The last of John le Carré's espionage novels to feature his most enduring and well-loved character, George Smiley, and a gripping feat of narrative brilliance, The Secret Pilgrim is published in Penguin Modern Classics with an afterword by the author.
The Cold War is over and Ned has been demoted to the training academy. He asks his old mentor, George Smiley, to address his passing-out class. There are no laundered reminiscences; Smiley speaks the truth - perhaps the last the students will ever hear. As they listen, Ned recalls his own painful triumphs and inglorious failures, in a career that took him from the Western Isles of Scotland to Hamburg and from Israel to Cambodia. He asks himself: Did it do any good? What did it do to me? And what will happen to us now? In this final Smiley novel, the great spy gives his own humane and unexpected answers.
If you enjoyed The Secret Pilgrim, you might like le Carré's The Spy Who Came In From the Cold, also available in Penguin Modern Classics.
'Consummate and enthralling'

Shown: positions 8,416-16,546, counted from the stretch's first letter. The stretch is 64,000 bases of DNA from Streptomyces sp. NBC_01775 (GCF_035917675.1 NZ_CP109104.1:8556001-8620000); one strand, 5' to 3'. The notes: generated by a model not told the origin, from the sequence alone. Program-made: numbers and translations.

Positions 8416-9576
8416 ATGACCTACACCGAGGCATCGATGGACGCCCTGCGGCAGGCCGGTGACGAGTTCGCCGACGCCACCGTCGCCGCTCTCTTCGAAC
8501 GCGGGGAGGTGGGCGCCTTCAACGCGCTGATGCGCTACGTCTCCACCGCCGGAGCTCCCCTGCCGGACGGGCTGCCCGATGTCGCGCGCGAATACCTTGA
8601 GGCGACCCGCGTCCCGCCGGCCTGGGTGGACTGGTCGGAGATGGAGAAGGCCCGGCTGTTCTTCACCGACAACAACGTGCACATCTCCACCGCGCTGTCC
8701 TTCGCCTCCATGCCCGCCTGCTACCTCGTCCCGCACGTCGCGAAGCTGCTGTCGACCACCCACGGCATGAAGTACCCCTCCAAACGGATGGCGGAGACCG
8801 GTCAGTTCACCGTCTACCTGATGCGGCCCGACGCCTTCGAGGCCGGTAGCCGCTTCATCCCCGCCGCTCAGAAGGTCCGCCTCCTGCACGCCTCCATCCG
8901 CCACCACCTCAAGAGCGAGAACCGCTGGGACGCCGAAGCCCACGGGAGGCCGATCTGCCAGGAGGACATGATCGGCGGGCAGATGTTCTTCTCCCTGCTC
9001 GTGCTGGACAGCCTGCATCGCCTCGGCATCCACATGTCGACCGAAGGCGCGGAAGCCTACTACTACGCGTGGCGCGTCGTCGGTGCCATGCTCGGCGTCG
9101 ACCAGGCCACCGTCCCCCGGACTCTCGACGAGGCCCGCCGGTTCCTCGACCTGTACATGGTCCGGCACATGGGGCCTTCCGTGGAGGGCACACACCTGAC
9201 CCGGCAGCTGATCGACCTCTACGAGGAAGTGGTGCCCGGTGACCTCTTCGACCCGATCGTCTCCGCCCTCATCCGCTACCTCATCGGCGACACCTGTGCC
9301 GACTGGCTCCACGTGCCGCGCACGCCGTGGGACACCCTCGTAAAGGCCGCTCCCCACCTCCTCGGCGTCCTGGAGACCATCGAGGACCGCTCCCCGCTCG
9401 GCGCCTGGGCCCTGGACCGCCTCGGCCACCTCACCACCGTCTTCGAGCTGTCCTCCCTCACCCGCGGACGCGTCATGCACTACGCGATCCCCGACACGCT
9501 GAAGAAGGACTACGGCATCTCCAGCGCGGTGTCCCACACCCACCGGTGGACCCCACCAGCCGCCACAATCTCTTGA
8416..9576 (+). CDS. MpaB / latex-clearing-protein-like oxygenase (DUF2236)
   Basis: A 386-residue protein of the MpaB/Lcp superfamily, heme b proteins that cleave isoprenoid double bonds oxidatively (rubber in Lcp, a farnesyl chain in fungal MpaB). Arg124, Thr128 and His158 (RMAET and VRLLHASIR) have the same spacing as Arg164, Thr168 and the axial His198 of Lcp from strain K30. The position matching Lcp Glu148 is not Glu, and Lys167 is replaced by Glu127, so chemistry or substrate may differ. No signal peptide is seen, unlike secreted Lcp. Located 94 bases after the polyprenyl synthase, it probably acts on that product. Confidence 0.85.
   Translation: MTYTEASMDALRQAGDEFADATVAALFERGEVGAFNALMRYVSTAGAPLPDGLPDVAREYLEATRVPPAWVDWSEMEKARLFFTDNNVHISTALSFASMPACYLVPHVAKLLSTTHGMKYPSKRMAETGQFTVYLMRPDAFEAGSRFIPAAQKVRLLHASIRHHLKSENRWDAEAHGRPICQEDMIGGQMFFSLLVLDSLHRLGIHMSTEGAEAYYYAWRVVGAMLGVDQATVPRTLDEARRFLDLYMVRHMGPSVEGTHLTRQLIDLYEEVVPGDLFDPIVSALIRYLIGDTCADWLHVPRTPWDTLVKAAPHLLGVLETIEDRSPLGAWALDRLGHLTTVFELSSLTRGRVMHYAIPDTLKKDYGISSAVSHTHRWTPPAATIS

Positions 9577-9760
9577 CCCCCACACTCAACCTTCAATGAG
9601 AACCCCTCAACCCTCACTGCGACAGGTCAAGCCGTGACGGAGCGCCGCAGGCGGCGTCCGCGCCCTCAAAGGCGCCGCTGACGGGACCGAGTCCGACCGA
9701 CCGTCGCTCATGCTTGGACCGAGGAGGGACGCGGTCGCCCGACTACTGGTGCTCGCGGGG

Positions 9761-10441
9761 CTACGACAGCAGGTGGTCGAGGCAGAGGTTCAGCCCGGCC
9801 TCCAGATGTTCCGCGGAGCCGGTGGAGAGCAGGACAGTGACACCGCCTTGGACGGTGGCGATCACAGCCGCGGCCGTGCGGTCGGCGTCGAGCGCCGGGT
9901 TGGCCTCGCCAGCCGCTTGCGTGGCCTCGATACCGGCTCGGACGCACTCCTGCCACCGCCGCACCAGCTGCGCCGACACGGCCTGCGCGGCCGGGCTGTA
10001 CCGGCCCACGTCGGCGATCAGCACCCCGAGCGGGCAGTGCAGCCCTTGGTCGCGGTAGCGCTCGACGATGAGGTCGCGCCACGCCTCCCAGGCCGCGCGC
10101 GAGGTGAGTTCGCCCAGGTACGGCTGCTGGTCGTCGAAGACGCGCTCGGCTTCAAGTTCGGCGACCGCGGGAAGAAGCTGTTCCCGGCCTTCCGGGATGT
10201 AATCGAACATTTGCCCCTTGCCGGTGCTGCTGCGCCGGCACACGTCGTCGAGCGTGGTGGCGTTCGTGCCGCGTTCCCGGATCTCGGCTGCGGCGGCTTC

Fang Lizhi, China's leading dissident intellectual, now in exile in England, lays down a gauntlet to the world's leaders: ``Appeasement of governments which revel in slaughter is an invitation to world-wide catastrophe.'' In this collection of plainspoken articles, fiery speeches, informal travel notes, scientific essays and interviews, the astrophysicist/human rights activist fully lives up to his reputation as ``China's Sakharov.'' Equally conversant with Western traditions and his own, this slightly owlish-looking freethinker strives to put China's problems within a global perspective. His critique of Deng's modernization drive--he stresses that China needs to import a new value system, not just foreign capital and technology--grows ever more timely. Within his own field, cosmologist Fang was branded a criminal for writing about the Big Bang. Here he goes even further, questioning the orthodoxy of Einsteinian space-time. These subtle, brilliant writings convey a powerful message of hope.